Outcome mapping dph day 2012


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  • - Sustained impact meaningthat the local service providers can continue to provide services even after the lifespan of the programme. Limitingyour focus on impact at the level of the finalbeneficiarymightresult in overlooking the necessarychange in the local service providers and other important actorsthatwillgaranteesustainedimproved service delivery. Italsohelps a programme to avoidthatit starts providing services themselves, deliveringverygoodresultsduring the programmebutwith the high risk of services falling back to previouslevelsfrombefore the programmewhen the programme has ended.
  • Outcome mapping dph day 2012

    1. 1. Introduction to Outcome Mapping ITG, 1/06/2012 Bénédicte Fonteneau & Jan Van OngevalleDesign Charles & Ray Eames - Hang it all © Vitra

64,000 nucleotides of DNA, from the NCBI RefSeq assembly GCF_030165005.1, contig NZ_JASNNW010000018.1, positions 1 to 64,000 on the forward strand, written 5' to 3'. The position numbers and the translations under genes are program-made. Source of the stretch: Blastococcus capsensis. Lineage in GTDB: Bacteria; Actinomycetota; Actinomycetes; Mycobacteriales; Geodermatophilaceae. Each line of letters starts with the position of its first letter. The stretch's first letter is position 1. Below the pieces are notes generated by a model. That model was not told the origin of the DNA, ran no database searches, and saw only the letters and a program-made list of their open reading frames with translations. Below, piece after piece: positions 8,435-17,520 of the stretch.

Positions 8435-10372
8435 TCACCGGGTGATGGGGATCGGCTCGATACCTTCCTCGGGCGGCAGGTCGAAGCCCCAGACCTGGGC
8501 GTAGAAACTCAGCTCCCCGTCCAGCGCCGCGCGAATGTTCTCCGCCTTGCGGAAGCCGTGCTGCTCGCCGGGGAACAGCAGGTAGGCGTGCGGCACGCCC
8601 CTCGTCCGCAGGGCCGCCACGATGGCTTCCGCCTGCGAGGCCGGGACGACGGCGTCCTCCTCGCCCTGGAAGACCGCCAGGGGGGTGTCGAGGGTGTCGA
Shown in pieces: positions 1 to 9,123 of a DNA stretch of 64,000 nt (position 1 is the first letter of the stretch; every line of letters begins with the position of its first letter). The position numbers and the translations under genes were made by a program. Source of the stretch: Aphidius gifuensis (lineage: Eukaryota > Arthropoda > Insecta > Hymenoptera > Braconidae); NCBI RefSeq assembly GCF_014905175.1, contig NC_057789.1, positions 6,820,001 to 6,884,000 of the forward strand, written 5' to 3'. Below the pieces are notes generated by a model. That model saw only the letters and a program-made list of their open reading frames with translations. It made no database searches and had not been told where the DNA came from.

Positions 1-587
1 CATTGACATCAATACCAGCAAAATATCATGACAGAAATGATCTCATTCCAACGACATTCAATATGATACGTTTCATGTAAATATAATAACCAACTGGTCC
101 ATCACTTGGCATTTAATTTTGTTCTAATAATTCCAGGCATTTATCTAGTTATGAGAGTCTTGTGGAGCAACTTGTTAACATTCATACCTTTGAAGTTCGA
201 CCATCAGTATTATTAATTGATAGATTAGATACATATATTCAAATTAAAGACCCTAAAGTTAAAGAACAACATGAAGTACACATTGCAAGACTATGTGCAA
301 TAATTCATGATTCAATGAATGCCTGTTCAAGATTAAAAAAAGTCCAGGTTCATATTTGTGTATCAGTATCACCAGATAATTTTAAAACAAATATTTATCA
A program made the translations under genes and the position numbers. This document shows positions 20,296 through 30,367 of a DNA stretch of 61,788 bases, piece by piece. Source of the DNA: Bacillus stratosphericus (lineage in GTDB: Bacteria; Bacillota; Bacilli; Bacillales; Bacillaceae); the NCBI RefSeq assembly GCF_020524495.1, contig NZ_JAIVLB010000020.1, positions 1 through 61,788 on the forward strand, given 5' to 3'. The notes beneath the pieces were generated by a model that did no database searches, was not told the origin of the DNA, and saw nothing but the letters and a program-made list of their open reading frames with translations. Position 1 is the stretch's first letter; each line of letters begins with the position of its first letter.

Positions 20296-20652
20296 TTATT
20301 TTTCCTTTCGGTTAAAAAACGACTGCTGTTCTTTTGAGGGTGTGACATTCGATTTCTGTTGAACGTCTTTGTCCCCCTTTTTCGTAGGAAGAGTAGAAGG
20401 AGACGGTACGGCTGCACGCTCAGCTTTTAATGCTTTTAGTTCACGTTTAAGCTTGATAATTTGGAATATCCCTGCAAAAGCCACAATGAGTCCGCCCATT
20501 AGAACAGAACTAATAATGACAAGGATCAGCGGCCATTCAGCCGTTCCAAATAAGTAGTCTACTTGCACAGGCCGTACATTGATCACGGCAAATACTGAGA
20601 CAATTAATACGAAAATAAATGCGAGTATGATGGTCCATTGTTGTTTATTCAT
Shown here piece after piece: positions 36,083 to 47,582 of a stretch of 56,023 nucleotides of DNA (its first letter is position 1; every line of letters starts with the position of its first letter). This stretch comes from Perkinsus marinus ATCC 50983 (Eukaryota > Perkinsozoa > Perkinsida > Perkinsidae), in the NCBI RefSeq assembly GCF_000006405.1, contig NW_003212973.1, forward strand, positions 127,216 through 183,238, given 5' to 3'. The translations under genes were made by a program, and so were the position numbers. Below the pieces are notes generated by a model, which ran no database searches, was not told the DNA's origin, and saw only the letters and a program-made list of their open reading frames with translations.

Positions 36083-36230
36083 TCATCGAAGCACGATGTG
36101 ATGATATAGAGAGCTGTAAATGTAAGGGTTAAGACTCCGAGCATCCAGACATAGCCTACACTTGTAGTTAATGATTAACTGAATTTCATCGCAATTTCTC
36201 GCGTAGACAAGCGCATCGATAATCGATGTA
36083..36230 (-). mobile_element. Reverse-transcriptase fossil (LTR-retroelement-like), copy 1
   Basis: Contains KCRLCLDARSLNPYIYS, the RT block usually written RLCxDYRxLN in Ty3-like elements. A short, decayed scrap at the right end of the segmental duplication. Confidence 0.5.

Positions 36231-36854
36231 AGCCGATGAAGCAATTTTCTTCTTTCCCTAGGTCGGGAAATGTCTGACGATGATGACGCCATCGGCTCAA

2. 2. Brief definition of Outcome Mapping •A highly adaptable planning, monitoring and evaluation methodology •Focused on changes in behaviour of social actors with whom the project/programme works •Oriented towards social & organisational learning
    3. 3. OM Paradigm ShiftOutcome mapping establishes a vision of the human, social, and environmental betterment to which the program hopes to contribute and then focuses monitoring and evaluation on factors and actors within its sphere of influence.The program’s contributions to development are planned and assessed based on its influence on the partners with whom it is working to effect change. At its essence, development is accomplished through changes in the behaviour of people; therefore, this is the central concept of outcome mapping. Sarah Earl (IDRC) 24-8-2012 3
    4. 4. OM PrinciplesChange is:• Complex – Involve a confluence of actors and factors – relationships of cause and effect are unknown• Continuous (not limited to the life of the intervention)• Non-linear (unexpected results occur)• Beyond the control of the development intervention (but subject to its influence)• Two-way ( you also change) 24-8-2012 4